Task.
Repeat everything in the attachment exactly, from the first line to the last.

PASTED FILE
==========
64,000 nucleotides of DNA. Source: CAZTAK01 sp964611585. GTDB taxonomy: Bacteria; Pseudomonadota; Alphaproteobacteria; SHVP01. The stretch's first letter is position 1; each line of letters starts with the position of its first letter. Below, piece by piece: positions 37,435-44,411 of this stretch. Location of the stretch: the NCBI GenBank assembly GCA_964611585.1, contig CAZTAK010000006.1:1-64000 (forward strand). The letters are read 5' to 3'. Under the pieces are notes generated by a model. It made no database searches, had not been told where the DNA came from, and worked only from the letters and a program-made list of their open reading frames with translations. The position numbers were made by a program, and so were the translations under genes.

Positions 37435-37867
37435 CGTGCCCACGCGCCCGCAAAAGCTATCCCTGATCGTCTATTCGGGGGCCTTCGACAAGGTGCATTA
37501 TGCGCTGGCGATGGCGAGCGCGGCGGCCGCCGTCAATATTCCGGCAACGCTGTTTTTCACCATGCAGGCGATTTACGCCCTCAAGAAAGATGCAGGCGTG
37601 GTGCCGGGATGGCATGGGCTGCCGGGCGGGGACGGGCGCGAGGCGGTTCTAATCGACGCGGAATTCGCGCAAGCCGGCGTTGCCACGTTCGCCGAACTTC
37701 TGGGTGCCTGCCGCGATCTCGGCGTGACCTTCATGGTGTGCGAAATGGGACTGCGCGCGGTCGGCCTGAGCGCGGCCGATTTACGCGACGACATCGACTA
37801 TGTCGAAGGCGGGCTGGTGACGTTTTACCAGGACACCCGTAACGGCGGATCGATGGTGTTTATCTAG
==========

64,000 nucleotides of DNA. Source: CAZTAK01 sp964611585. GTDB taxonomy: Bacteria; Pseudomonadota; Alphaproteobacteria; SHVP01. The stretch's first letter is position 1; each line of letters starts with the position of its first letter. Below, piece by piece: positions 37,435-44,411 of this stretch. Location of the stretch: the NCBI GenBank assembly GCA_964611585.1, contig CAZTAK010000006.1:1-64000 (forward strand). The letters are read 5' to 3'. Under the pieces are notes generated by a model. It made no database searches, had not been told where the DNA came from, and worked only from the letters and a program-made list of their open reading frames with translations. The position numbers were made by a program, and so were the translations under genes.

Positions 37435-37867
37435 CGTGCCCACGCGCCCGCAAAAGCTATCCCTGATCGTCTATTCGGGGGCCTTCGACAAGGTGCATTA
37501 TGCGCTGGCGATGGCGAGCGCGGCGGCCGCCGTCAATATTCCGGCAACGCTGTTTTTCACCATGCAGGCGATTTACGCCCTCAAGAAAGATGCAGGCGTG
37601 GTGCCGGGATGGCATGGGCTGCCGGGCGGGGACGGGCGCGAGGCGGTTCTAATCGACGCGGAATTCGCGCAAGCCGGCGTTGCCACGTTCGCCGAACTTC
37701 TGGGTGCCTGCCGCGATCTCGGCGTGACCTTCATGGTGTGCGAAATGGGACTGCGCGCGGTCGGCCTGAGCGCGGCCGATTTACGCGACGACATCGACTA
37801 TGTCGAAGGCGGGCTGGTGACGTTTTACCAGGACACCCGTAACGGCGGATCGATGGTGTTTATCTAG